Tucson Mayor William Armine Julian
Published: March 9, 2012 at 2:33 pm
William Armine (W. A.) Julian arrived in Tucson in 1899 at age 34 from San Diego with his wife Margaret. He promptly opened the W. A. Julian Company in a two-story building featuring a handsome facade of granite and pressed brick and several large show windows at 122 E. Congress. The business would eventually control 85 percent of Tucson’s plumbing, heating and roofing business. He also sold Charter Oak stoves, crockery, glassware and solar water heaters.
But Julian was not one to sit back and collect checks from his successful business. He wanted to do more.
Julian was elected chairman in 1928 of the Tucson Chamber of Commerce. In that role, he announced the organization’s goal of having a $5 million to $10 million annual payroll for the city of Tucson and a $15 million construction budget. To achieve the goals, Tucson would participate in the Pima Pinal Howdy Trade Tours.
Julian ran for Tucson mayor in 1929. During a Republican rally, he was heartily applauded when after announcing his candidacy, he proclaimed “Republicans keep faith.” In his campaign platform, Julian advocated for an eight-hour work day for all city employees and for establishing more playgrounds. He also favored establishing an adequate sewer system for the part of town east of Park and north of Speedway and providing more street lights.
Julian won the mayoral election, and assumed the position just as the Tucson City Council had established the position of city manager. The mayoral position was considered to be part time. However, he worked 10-hour days and received a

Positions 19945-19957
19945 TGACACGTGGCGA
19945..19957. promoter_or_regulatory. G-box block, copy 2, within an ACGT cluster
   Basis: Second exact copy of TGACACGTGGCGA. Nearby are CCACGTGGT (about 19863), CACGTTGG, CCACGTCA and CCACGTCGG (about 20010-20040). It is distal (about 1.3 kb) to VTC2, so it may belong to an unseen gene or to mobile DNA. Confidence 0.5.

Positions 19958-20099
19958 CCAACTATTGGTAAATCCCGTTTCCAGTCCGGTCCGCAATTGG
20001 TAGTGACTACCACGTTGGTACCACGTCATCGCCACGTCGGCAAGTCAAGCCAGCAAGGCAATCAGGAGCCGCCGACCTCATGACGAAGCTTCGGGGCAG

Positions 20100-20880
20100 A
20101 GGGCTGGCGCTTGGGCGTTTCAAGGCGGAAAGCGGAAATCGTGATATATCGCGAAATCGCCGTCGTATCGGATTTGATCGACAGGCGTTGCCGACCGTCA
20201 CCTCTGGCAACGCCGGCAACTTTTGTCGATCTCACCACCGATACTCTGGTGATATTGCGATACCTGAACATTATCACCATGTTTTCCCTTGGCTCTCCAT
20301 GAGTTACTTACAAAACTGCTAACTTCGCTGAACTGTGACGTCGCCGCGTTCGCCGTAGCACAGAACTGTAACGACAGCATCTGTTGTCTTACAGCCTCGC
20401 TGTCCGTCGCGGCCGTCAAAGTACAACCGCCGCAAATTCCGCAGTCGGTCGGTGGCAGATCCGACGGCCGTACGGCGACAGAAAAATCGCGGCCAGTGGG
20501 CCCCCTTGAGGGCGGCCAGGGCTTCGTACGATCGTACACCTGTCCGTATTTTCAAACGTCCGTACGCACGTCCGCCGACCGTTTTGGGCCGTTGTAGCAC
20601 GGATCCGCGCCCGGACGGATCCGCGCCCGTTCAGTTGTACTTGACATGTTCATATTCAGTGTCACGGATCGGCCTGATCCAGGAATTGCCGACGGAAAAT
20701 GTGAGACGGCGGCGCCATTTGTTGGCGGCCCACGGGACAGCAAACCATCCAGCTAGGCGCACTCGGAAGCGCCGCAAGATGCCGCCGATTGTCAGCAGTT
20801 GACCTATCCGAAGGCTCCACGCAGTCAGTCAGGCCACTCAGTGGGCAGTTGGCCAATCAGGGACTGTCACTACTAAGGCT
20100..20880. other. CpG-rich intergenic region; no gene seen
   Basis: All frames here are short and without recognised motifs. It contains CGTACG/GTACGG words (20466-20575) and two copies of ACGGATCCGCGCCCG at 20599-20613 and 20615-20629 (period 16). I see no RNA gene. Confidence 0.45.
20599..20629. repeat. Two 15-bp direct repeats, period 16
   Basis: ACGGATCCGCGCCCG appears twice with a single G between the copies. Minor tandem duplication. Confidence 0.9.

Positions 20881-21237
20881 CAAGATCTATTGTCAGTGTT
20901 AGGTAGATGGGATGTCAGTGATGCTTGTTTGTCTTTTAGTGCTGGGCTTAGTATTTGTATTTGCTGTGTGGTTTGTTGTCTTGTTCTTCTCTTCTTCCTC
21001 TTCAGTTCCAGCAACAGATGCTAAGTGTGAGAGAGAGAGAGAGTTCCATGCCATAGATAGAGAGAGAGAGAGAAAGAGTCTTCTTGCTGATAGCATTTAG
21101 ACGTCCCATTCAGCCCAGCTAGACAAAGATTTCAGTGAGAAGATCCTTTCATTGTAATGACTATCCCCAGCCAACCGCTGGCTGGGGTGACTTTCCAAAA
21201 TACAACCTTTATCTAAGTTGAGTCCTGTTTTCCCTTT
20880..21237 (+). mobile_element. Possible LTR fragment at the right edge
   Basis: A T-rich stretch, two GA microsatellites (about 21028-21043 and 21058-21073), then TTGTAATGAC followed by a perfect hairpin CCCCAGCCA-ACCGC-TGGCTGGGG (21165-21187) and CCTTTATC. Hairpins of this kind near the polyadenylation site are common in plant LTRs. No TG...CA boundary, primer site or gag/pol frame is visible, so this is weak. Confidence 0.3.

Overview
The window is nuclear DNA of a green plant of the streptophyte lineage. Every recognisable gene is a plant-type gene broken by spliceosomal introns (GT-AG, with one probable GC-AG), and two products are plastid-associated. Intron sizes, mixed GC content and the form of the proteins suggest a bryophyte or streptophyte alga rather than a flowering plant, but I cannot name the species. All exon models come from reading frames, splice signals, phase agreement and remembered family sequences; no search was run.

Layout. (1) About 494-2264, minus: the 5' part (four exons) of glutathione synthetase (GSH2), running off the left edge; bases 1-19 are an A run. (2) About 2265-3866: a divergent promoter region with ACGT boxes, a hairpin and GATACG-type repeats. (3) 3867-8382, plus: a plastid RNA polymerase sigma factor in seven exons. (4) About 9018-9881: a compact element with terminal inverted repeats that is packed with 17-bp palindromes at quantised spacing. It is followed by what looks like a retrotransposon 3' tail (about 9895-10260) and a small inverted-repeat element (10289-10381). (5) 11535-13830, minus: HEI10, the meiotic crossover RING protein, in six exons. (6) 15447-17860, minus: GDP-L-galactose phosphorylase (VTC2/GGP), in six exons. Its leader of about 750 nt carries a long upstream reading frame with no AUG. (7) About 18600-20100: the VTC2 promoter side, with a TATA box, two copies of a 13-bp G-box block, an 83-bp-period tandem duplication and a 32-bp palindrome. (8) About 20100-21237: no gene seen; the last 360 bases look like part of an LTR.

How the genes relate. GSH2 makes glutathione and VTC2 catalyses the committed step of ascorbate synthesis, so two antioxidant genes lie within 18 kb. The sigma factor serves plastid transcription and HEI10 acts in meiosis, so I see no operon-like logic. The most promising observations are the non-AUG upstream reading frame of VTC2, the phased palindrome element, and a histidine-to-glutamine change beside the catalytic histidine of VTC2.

$100-a-month salary. He established an office at City Hall and observed regular office hours. The idea was foreign to Tucsonans, because until then, no mayor had ever observed regular office hours. He drove his own large Studebaker to inspect the filling of potholes and for checking on the Tucson water supply. He was so happy with new University of Arizona stadium that he established a one-time holiday on its dedication day. He also devised a parking system whereby the streets would have individual painted parallel parking spaces separated by three feet of clearance. Each space would accommodate one car and no more. Thus many a fender would be saved and “many a muttered oath would be unnecessary.” He served as mayor for one term until 1931.
As an organizer of the Tucson Gun Club, Julian was rated as one of the best trap shooters in the Southwest. He was active in the Elks Lodge and worked to get the Elks Hospital established in Tucson. He served on the Tucson Rodeo committee, the Masons and Old Fellows lodge. As mayor, Julian led a fundraiser to raise $1,000 to improve the plots in Evergreen Cemetery where veterans were buried. With the money, he hoped to put the graves under perpetual care.
At age 75, Julian was arrested and found guilty of reckless driving, which had resulted in a minor collision. He was given a six-month suspended jail sentence. Julian died approximately one year later on July 25, 1941.
— Jane Eppinga. Photo courtesy of the author.